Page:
This takes the company’s total funding raised till date to US$2.3 million.
Viddsee plans to use the fresh capital to expand into new markets in the APAC region like Japan.
The startup is also exploring the possibility of expanding into Thailand and Vietnam, as well as international markets like the US. In addition, it will scale its operations team locally and overseas to optimise localisation in the respective markets.
“There is an increase in the Singaporean, Malaysian and particularly Filipino diaspora,” Co-founder, Derek Tan, said in an interview with e27. “The Filipinos who are tuning in are not just from the Philippines, but are also from the US,” he added.
Founded two years ago by Ho Jia Jian and Tan, Viddsee is a hybrid online video startup that showcases short films on its web platform and through its mobile app. It enables a global audience to easily discover, watch and share short films in Asia anywhere on their desktop and mobile devices.
Through extensive curation and contextualised editorial packaging, Viddsee is able to market its films to a wide Asian audience that transcend national and cultural barriers.
The platform claims to see two million monthly active users, with the biggest share coming from the Philippines, followed by Indonesia and Taiwan.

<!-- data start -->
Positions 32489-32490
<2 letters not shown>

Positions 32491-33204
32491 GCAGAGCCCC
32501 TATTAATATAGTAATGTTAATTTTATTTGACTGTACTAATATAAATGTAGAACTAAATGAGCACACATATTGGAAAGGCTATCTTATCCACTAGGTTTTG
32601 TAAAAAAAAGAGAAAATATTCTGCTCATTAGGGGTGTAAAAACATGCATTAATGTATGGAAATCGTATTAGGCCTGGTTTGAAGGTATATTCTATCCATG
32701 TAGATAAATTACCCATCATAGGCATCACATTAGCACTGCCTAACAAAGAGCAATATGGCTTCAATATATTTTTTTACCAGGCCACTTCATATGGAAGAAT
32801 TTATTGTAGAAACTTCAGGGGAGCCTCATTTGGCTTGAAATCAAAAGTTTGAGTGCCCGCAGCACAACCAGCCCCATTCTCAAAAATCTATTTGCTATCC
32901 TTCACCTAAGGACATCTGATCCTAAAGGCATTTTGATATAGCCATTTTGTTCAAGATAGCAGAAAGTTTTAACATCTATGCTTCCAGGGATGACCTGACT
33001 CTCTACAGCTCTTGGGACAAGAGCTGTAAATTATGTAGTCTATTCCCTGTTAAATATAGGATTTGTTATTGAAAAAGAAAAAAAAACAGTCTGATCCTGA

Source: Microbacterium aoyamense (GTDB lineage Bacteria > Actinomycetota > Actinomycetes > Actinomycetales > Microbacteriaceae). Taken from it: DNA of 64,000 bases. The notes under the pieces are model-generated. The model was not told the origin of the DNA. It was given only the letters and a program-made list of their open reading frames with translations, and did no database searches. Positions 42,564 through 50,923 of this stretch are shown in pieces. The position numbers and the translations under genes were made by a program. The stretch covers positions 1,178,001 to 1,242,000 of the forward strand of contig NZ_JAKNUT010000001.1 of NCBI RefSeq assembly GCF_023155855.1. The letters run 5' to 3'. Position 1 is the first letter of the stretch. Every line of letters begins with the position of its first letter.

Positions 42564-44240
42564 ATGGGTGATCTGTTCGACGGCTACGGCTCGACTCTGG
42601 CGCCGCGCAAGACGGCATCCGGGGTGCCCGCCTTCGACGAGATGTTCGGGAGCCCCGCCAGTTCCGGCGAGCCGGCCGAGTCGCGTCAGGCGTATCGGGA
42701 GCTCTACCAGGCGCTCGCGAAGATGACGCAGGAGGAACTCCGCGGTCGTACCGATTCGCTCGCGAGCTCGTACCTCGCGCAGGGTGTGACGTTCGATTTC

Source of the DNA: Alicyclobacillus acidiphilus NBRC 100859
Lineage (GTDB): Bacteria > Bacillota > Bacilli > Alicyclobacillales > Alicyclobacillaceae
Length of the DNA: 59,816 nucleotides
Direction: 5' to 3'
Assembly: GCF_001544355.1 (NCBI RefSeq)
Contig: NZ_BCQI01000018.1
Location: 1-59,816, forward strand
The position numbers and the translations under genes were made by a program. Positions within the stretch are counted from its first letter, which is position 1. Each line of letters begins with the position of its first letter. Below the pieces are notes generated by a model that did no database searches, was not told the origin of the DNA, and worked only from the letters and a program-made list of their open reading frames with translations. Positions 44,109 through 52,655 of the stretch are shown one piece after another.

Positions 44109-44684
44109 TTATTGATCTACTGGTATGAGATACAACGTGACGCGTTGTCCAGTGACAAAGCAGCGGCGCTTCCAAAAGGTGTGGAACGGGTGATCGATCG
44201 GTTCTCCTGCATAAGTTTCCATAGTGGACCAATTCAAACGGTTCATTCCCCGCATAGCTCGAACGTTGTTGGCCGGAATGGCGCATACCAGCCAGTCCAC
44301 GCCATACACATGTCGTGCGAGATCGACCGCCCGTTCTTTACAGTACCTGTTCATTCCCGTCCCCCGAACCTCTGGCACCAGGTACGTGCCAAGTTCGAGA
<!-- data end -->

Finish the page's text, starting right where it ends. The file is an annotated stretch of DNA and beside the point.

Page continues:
“The Filipinos are receptive to not only domestic films but also Taiwanese films,” said Tan. “By collecting and analysing the meta data from the films, we are able to curate and create specialised categories that will connect with the audience.”
He added that with high mobile penetration in Asia, about 70 per cent of Viddsee’s audiences are engaging with its content through its Android and iOS platforms.
According to Tan, “The idea of a mobile Internet cinema allows us to groom a whole different kind of audience. We want to create the tradition of audiences actively sharing content with their friends and family.”
New wave of cinematic experience
Mobile viewing, unlike traditional media, has less restrictions on the audiences’ consumption behaviour.
“Unlike traditional media platforms, time is not the main factor, but the story is,” said Tan.
The impetus for creating Viddsee was to tackle a major pain point of many short film creators — to attract a sizeable audience.
“Producers of short films typically showcase their films at short film festivals, or at arthouse festivals and museums, which generally doesn’t attract a lot of people,” said Tan.
“The challenge for filmmakers is to cut through all that noise,” he said.
Not all films will make the cut, though. Viddsee exists primarily as a platform for Asian filmmakers to make short films that ‘represent the voice of their community.’
“We want to see real stories stemming from real voices. We also look at the execution process. A good film has to have quality execution,” concluded Tan.
So, for all snuff filmmakers, stay clear.